Scott Harper: It all comes down to trusting that you can have and implement the right technology that fits with your strategy, your company, your culture.
Pam Harper: That’s why we’re glad to be speaking today with Graham Binks, CEO of Prime-Fusion Incorporated. He’s a global expert in improving business performance with technology, and he’s author of the new book, Trusting Technology: Mastering Technology for Non-Tech Leaders. A little more about Graham. For over 30 years, he’s been in tech leadership and has worked in Europe, North America and Asia with companies including Nike, Proctor and Gamble, Citigroup, Disney, GM and 250 other large, medium and small businesses. Graham’s work integrates business and technology strategy and drives successful implementation through CEO advisory and team coaching to help organizations dramatically improve their business with technology. To find out more, go to growthignitersradio.com, episode 171, and scroll down to the link for Graham’s bio.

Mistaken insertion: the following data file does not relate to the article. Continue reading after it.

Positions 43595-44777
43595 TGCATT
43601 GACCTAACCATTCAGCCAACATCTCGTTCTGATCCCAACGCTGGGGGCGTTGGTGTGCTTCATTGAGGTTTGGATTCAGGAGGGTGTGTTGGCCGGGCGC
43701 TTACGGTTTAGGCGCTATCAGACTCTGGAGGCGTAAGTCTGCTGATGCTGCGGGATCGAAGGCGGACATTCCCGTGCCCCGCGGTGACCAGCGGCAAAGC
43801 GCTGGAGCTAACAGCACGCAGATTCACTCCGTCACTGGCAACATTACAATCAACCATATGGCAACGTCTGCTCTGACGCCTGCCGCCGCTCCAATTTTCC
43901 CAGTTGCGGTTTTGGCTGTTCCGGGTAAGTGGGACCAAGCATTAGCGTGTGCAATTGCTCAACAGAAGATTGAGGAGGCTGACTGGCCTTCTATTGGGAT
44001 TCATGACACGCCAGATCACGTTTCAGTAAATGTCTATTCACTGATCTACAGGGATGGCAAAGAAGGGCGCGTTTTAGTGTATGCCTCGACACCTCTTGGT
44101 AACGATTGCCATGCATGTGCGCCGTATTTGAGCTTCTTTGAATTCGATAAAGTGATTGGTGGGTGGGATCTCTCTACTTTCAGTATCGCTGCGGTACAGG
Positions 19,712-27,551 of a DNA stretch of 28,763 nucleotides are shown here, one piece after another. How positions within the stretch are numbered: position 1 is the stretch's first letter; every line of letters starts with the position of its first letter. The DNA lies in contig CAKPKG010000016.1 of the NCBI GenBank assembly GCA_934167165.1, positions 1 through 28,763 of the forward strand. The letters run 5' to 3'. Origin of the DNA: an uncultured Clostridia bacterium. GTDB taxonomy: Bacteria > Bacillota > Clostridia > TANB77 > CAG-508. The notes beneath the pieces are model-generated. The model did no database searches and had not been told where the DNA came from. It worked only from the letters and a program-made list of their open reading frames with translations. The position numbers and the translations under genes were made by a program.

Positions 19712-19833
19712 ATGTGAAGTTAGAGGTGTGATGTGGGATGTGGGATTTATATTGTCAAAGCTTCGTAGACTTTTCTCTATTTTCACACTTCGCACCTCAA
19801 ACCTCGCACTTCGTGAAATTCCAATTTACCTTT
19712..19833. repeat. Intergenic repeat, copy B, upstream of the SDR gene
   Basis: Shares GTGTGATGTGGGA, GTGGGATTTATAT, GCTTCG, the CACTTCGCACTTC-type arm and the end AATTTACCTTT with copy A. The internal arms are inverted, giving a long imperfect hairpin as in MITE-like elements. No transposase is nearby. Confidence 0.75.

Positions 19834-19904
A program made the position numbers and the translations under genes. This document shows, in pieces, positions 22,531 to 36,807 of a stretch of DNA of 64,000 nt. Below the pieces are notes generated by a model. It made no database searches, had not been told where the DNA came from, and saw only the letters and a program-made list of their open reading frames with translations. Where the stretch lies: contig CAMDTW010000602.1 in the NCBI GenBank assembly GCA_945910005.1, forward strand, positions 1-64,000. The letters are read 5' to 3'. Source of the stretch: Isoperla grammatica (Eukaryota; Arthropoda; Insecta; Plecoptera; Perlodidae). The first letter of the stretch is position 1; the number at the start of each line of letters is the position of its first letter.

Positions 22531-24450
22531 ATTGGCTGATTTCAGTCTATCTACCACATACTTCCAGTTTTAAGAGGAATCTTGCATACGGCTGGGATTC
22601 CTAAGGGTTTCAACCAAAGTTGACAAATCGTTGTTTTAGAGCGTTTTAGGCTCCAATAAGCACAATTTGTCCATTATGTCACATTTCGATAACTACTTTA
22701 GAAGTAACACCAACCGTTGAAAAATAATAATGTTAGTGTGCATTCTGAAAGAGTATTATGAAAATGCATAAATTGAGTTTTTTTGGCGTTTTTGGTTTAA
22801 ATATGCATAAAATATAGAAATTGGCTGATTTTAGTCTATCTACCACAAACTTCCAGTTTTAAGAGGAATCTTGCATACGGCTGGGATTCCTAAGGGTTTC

Graham, welcome to Growth Igniters Radio!
Graham Binks: Hi, Pam. Hi, Scott. It’s great to be here. Thanks for inviting me on the show, and I’m looking forward to the conversation.
Pam Harper: I’ll tell you, this conversation is very, very timely for sure. This whole area of trusting technology — the title intrigued me. Tell us a little bit about what led you to write this book, and especially why you think it’s relevant right now.
Graham Binks : Yeah. Yeah. Well, thanks again for the introduction.
Graham Binks: I mean, based on the background you’ve given the listeners some detail on, I’ve worked across many industries, many companies, and there’s always been a technology connection with my work, but there’s one common denominator that I’ve really drawn from all of that experience, which is around confidence. In that sense, it’s no different from any other significant change initiative, if you will, in a business. So confidence, I think, is born of trust. Trust is based on a grounding in the right practices, and it’s based on a vision as well. If you have an understanding of the potential for technology, you can translate that into your company’s technology-related vision.